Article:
Google for Jobs decided “candidates are the most important thing”. Your Indeed sales rep will tell you this as well, although, they didn’t ever say this until Google for Jobs came along! So, Google changes the game, stops indexing Indeed (which is like a death sentence to companies that rely on Google search traffic), and says we can deliver a better job search for candidates.

So, Indeed is basically a dead man walking, but they have this window of time when we still have the entire world trained to go to Indeed and not Google. So, how do you take advantage of this phenomenon? INDEED JAIL!!! Cut off the non-suspecting companies of their free traffic and charge them money before they realize they don’t really need to do this because Google will give them the traffic they need.

So, what’s Indeed Jail?

Indeed Jail is when Indeed makes the decision to stop scrapping your career site and posting your jobs on Indeed. Almost every company at some point in the past decade has enjoyed a lot of free, organic traffic from having their job posting on Indeed. It was an AWESOME business strategy. It basically followed LinkedIn’s strategy, who followed basic drug dealing strategy.

Get people hooked on your product, then take it away and make them pay if they want it. I don’t say that to be mean! It freaking works really, really well! LinkedIn is a multi-Billion dollar company that got bought by Microsoft.

Indeed Jail is when Indeed stops giving you those free hits! Now, they just don’t take it away for no reason. My reason to be cut off, I was told, was because of a magical, mythical division within Indeed called “Search Quality”. My Indeed Rep didn’t shut me off, no! It was “Search Quality” who shut me off, and my Indeed Rep has absolutely nothing to do with Search Quality. In fact, they run almost as a separate company, locked away in an undisclosed, secret location!

My “Search Quality” issue was I’m a staffing company. An example of my issue is we work with a major employer to fill contract positions, not a position they would hire direct. The company gave us a job description for the contract position, which was basically the exact same JD they use to hire direct. Because the direct employer has priority at Indeed, and my posting was ‘too similar” my ‘search quality’ was bad.

Okay, I’m in Jail, Ouch, that hurts! Help me fix it! 

Let me say, I’m paying and have paid money to Indeed for various products, so it’s not like I’m not a customer. So, when you ask someone you’re paying for help, you expect help. But Indeed has no interest in helping you fix your search quality issue because that would mean you would get the product for free again!

I would love to tell you this is a staffing industry only issue, but it’s not. Little by little, and I have specific examples, corporate Talent Acquisition is also getting hit with ‘search quality’ issues and losing their free traffic from Indeed.

How can that be!?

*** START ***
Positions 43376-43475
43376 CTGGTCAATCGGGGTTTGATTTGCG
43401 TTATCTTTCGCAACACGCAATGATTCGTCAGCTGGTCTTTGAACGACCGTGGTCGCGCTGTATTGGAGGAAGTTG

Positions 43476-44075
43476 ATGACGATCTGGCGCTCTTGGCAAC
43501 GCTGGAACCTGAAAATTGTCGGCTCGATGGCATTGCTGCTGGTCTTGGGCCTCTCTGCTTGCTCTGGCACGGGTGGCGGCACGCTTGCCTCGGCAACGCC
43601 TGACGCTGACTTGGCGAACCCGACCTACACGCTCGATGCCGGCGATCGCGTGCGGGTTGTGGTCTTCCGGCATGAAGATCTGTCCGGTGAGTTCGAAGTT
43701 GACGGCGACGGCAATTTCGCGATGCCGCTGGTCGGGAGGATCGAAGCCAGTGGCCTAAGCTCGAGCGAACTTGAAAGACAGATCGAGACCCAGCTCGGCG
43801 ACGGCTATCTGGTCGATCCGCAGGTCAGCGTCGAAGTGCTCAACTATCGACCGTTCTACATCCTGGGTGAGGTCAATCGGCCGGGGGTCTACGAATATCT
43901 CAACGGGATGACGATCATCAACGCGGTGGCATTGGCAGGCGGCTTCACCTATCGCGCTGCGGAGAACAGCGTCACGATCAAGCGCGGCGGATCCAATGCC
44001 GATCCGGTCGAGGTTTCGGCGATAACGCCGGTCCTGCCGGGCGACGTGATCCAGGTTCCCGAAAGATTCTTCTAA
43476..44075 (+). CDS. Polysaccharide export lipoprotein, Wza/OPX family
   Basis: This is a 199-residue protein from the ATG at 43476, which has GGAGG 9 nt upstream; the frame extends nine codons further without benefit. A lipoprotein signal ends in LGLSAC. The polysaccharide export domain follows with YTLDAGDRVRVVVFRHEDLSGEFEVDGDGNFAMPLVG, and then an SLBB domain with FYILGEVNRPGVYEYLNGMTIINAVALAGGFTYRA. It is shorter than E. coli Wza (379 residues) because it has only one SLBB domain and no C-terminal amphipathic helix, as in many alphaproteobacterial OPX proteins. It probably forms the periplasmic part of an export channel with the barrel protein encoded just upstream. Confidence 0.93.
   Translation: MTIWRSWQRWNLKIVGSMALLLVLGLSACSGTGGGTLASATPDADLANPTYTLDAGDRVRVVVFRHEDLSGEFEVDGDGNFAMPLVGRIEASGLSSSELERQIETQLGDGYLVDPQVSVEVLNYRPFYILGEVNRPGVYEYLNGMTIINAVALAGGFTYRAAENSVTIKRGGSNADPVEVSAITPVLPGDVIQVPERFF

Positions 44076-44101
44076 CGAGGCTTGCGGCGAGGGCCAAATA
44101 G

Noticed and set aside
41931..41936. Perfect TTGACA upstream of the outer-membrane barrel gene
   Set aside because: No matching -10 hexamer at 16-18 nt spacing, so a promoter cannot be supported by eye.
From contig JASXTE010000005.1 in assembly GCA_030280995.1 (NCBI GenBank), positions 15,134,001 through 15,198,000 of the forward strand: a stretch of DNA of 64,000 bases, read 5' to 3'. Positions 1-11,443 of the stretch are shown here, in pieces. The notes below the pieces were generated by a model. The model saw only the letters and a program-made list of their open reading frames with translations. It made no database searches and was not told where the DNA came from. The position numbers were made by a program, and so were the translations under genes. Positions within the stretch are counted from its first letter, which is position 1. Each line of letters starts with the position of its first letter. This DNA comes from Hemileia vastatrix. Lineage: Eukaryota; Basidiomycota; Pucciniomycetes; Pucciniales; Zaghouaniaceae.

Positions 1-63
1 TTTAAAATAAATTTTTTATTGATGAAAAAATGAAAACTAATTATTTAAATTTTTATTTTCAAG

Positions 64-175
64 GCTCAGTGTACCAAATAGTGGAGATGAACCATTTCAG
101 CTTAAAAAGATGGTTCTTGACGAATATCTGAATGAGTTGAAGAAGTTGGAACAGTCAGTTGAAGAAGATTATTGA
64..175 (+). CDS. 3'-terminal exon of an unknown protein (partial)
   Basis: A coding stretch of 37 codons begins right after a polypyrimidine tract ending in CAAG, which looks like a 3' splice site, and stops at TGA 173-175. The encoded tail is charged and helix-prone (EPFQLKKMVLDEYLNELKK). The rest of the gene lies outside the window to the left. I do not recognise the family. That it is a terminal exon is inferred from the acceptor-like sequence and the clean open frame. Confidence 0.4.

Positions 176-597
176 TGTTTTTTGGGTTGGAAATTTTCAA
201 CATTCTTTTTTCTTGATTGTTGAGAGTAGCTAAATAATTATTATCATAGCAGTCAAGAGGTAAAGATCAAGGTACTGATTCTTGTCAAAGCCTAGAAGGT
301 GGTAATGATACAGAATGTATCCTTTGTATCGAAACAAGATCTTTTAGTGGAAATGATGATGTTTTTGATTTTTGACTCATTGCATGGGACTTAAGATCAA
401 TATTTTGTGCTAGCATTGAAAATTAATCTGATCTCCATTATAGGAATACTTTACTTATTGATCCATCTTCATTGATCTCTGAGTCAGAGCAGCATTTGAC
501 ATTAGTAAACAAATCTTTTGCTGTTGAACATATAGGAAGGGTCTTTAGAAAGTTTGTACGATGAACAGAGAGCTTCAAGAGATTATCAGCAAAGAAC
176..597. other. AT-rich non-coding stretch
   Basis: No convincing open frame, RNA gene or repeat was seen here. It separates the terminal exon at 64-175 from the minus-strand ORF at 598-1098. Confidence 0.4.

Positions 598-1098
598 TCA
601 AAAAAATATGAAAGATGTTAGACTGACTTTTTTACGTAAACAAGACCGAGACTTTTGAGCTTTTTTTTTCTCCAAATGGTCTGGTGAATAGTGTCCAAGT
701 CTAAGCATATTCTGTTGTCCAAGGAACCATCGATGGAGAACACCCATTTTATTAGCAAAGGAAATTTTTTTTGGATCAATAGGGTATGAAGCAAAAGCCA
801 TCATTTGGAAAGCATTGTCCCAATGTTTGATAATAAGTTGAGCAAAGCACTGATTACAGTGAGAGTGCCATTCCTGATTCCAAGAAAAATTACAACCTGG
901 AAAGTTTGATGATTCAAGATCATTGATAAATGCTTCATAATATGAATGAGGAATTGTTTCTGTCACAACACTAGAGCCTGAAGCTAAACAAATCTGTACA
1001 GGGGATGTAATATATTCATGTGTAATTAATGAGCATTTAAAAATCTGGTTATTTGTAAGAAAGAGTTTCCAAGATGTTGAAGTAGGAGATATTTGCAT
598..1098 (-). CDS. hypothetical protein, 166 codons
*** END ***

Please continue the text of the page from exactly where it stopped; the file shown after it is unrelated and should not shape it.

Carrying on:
Believe me, the corporate TA leaders I’m talking to are wondering the same thing. In one example, an Ohio-based employer is hiring hundreds of sales-related positions per year. They don’t use any staffing or RPO vendors, all the work is done in-house for direct positions. They have a big growth initiative so they went from maybe 50 openings to 200 openings, and Indeed cut them off! Because of ‘search quality’, and again, their rep would/could not help them.

I have a feeling this isn’t going to end well for Indeed. Right now they’re flying high! Going to hire thousands of more employees, which makes complete sense, because if you shut everyone off of free traffic, you’ll have a lot of TA pros panicking and buying Indeed products. At least until they discover it continues to cost more for less and less traffic as Google no longer indexes Indeed.

I’ve sent emails to the highest reaches of Indeed, pleading for help, and the only response I got back was from my rep offering to sell me more products!

I explained that I want this to be positive! Show me how to fix me, and I’ll show others how to fix themselves! Along the way, it’s a win/win since the more we understand about the Indeed products and services and feel like a vendor is truly helping us, we (as an industry) will support them!

Crickets!!! Crickets, I say, Chris Hyams!!!

So, what should you do to NOT get yourself in Indeed Jail?  

1. Never pay one dime to Indeed!!!

  • So one thing that has been pretty consistent with everyone I’ve spoken to that got put into Indeed Jail is that they were all (100%) paying customers of Indeed. Almost, like Indeed knew we were willing to pay for traffic, so they put us into jail on purpose! Up until the point of becoming a paid Indeed customer, none of the people I spoke ever had issues with being put in Indeed Jail!

2. Make sure you understand what is ‘bad’ search quality for Indeed. Good luck with this!

3. Enjoy the free traffic while you have it because eventually everyone will be shut off. Drug dealing works because we get addicted. You’re currently addicted to free Indeed traffic. That isn’t a sustainable model for a business.

So, what do you do if you’re already in Indeed Jail? 

1. Understand you’re not alone.

2. Understand that your true reality is you can live without Indeed traffic, and slowly but surely the traffic you get from Google will be greater. So, focus on ensuring your ATS and Jobs are as aligned as possible with the Google Job Schema – it’s super important!

3. Understand if you want more Indeed hits, you better get ready to pay for them from Indeed.